A beginner’s guide to snd
There’s minimal, and then there’s snd.
Named after a Macintosh file extension, snd were founded in Sheffield, by ex-art students Mat Steel and Mark Fell. It was August 1998, and the two quickly set about deconstructing club music that, at the time, was almost impossible to ignore. It wasn’t cynical though; Steel and Fell dragged the rhythms from garage simply because they were feeling them, and wanted to take them to their natural conclusion. They were just as intrigued by complex sound design, and their first record, 1998’s genre-bending Tplay (which is finally available again), was a softly-spoken collision of minimalist restraint, virtuoso processing and Midlands club energy.
They never expected that the sound would catch on – the 12” (and its two followups) was hugely limited, and was blessed with very little info – there was just Mat Steel’s home phone number (he didn’t have a mobile) hand-stamped on the back of the sleeve. As the scarce pressing made its way around the globe, it slowly gained traction and reached the ears of Mille Plateaux boss Achim Szepanski. Szepanski called the number, and asked Steel if he could nab a track for the label’s upcoming compilation Modulation & Transformation 4, which inadvertently positioned the duo in amongst a growing throng of experimental music heavyweights – from Alva Noto to Ryoji Ikeda.
The successful Clicks + Cuts compilations followed, and though they were typified by a certain beardy seriousness, snd were somehow able to inject the sound with the grit and grime of the British urban club scene, almost without trying. As the bespectacled eyes of the experimental electronic scene were squinting at almost everybody capable of generating a glitch in Max/MSP, Fell and Steel simply operated at their own pace, dropping album after album and avoiding the following series of fads (micro-house, click-hop, glitchy dub) without so much as a stumble.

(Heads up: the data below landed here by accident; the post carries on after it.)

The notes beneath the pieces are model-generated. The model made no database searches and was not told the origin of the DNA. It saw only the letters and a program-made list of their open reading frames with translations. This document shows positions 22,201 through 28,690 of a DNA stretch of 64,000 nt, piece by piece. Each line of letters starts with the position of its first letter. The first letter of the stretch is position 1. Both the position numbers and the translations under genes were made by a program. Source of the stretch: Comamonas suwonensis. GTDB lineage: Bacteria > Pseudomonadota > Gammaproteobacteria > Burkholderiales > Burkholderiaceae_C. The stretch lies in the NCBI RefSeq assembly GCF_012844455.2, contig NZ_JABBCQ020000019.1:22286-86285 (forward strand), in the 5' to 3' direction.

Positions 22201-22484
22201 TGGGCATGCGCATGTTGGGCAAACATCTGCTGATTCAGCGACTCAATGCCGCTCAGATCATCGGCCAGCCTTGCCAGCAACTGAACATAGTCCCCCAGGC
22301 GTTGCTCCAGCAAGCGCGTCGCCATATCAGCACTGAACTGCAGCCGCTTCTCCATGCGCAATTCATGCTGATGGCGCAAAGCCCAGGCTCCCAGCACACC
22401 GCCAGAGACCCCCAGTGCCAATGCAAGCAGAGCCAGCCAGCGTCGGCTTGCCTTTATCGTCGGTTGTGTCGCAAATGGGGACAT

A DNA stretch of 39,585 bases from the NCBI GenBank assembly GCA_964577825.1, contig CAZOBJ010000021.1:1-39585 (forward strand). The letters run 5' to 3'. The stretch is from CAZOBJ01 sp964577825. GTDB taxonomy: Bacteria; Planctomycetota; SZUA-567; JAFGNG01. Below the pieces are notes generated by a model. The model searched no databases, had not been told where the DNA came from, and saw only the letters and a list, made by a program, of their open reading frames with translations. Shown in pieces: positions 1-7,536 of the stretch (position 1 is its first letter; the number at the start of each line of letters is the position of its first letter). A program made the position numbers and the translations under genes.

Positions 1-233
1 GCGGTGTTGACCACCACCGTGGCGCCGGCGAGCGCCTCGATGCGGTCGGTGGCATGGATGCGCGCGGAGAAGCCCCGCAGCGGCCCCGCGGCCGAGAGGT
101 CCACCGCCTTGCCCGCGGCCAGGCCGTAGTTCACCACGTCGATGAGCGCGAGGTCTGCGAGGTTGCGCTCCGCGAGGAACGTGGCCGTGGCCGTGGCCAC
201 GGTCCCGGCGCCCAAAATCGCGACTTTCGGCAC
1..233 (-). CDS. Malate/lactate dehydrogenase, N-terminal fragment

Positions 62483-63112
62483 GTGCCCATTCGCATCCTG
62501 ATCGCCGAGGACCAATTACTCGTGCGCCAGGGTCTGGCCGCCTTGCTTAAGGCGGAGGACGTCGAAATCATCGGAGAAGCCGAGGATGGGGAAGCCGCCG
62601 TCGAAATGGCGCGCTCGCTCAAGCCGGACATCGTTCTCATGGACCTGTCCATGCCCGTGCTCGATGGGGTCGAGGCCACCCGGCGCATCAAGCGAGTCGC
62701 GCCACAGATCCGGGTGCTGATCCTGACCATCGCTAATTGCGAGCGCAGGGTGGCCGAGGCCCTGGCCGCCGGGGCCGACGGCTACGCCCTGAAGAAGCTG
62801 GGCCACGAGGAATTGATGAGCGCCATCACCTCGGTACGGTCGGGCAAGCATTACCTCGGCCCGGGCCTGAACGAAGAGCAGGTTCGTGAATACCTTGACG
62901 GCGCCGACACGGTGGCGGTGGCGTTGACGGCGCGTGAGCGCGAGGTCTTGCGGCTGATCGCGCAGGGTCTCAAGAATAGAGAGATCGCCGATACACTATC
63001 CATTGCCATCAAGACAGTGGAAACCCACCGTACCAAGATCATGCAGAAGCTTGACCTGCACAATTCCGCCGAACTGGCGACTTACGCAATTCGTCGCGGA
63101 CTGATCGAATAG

snd have continued to work in the shadows to this day, and their records are just as crucial and, weirdly enough, just as out-of-time as they were when they first dropped. As they embark on a comprehensive reissue campaign this summer, we thought it would be a good idea to put together some of the duo’s defining moments, from the skeletal garage of their early material to the ear-bending DSP of Atavism.
(from Tplay, 1998)
It’s hard to describe exactly what it was like hearing these tracks back in the late 90s. Minimal music wasn’t out of the ordinary – Plastikman, Pan Sonic and the UR crew had primed us well – but what snd offered was even more fractured and miniscule. On the surface, it’s 2-step – distinct and no doubt informed by the pervasive sound in ’98 (the year Doolally released the defining ‘Straight From the Heart’ and Lovestation dropped ‘Teardrops’) – but listen closer and you can hear just how Steel and Fell have dissolved the sound into its crystalline base elements. It’s almost beautiful, and it’s still peerless.
By Travelog (the third of their initial trio of EPs), the Berlin influence in Steel and Fell’s sound could be heard much more distinctly. The 2-step shuffle was still present, certainly, but beneath the pinprick percussion and throbbing bass snd’s unmistakable pads resided, giving more than just a casual nod to the Basic Channel stable.
(from Makesnd Cassette)
Makesnd Cassette was the duo’s first full-length statement, and explored their unhappiness with the way music was (and still is) structured. Instead of working around specific time-based changes, Steel and Fell would instead come up with a loop and allow it to play out, making only a few tweaks. This meant no developing melodic flourishes to speak of, and certainly no lofty compositional twists and turns. Instead their method highlighted minute rhythmic tics and put all the focus on what would usually be incredibly subtle elements.